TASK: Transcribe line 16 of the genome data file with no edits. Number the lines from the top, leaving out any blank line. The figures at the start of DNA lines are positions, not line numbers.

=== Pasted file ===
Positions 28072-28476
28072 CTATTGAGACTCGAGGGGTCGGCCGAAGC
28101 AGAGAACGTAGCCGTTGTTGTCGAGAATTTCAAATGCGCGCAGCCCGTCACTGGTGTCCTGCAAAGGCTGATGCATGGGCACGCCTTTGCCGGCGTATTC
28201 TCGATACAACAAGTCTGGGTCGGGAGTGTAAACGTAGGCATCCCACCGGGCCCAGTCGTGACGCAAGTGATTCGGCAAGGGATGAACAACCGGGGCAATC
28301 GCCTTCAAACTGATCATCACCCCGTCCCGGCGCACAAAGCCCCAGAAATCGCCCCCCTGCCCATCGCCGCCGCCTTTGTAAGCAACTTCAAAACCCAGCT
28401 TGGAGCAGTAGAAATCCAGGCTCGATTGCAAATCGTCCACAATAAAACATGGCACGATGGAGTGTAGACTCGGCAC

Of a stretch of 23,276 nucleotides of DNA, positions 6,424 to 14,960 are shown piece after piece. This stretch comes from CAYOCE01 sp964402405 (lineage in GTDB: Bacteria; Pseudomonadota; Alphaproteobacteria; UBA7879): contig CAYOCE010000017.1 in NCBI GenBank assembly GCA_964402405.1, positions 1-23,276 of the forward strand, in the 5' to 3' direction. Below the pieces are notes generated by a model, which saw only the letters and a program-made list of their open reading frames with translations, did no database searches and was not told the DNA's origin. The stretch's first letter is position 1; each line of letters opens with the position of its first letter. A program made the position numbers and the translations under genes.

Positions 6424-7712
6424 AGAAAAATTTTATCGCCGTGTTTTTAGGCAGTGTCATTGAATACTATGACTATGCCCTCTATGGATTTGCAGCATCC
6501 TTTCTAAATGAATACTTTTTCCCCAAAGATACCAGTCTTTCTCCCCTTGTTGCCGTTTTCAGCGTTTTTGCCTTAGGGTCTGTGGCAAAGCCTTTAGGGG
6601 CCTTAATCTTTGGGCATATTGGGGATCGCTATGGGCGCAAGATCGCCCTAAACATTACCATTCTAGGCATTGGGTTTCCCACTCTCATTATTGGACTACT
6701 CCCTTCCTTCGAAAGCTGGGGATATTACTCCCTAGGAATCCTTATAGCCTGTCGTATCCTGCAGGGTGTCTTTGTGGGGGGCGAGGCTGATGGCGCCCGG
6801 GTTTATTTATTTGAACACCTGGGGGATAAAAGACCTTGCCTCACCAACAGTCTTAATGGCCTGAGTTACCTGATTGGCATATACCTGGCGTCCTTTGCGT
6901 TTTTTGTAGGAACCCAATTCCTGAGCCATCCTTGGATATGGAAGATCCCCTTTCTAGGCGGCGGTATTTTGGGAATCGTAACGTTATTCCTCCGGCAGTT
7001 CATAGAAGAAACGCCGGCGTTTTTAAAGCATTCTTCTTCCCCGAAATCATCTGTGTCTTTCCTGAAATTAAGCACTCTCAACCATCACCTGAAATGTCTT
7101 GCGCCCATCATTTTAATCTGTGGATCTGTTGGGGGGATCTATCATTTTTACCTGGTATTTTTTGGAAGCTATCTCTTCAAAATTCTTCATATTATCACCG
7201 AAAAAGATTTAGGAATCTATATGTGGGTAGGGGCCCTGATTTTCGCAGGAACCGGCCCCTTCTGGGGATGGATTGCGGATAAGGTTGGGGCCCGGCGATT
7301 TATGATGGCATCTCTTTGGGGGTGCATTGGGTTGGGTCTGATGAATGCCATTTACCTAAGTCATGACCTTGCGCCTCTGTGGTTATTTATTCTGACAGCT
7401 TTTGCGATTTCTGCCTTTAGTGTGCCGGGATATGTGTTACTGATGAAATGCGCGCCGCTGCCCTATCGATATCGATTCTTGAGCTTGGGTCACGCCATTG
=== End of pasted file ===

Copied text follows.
7101 GCGCCCATCATTTTAATCTGTGGATCTGTTGGGGGGATCTATCATTTTTACCTGGTATTTTTTGGAAGCTATCTCTTCAAAATTCTTCATATTATCACCG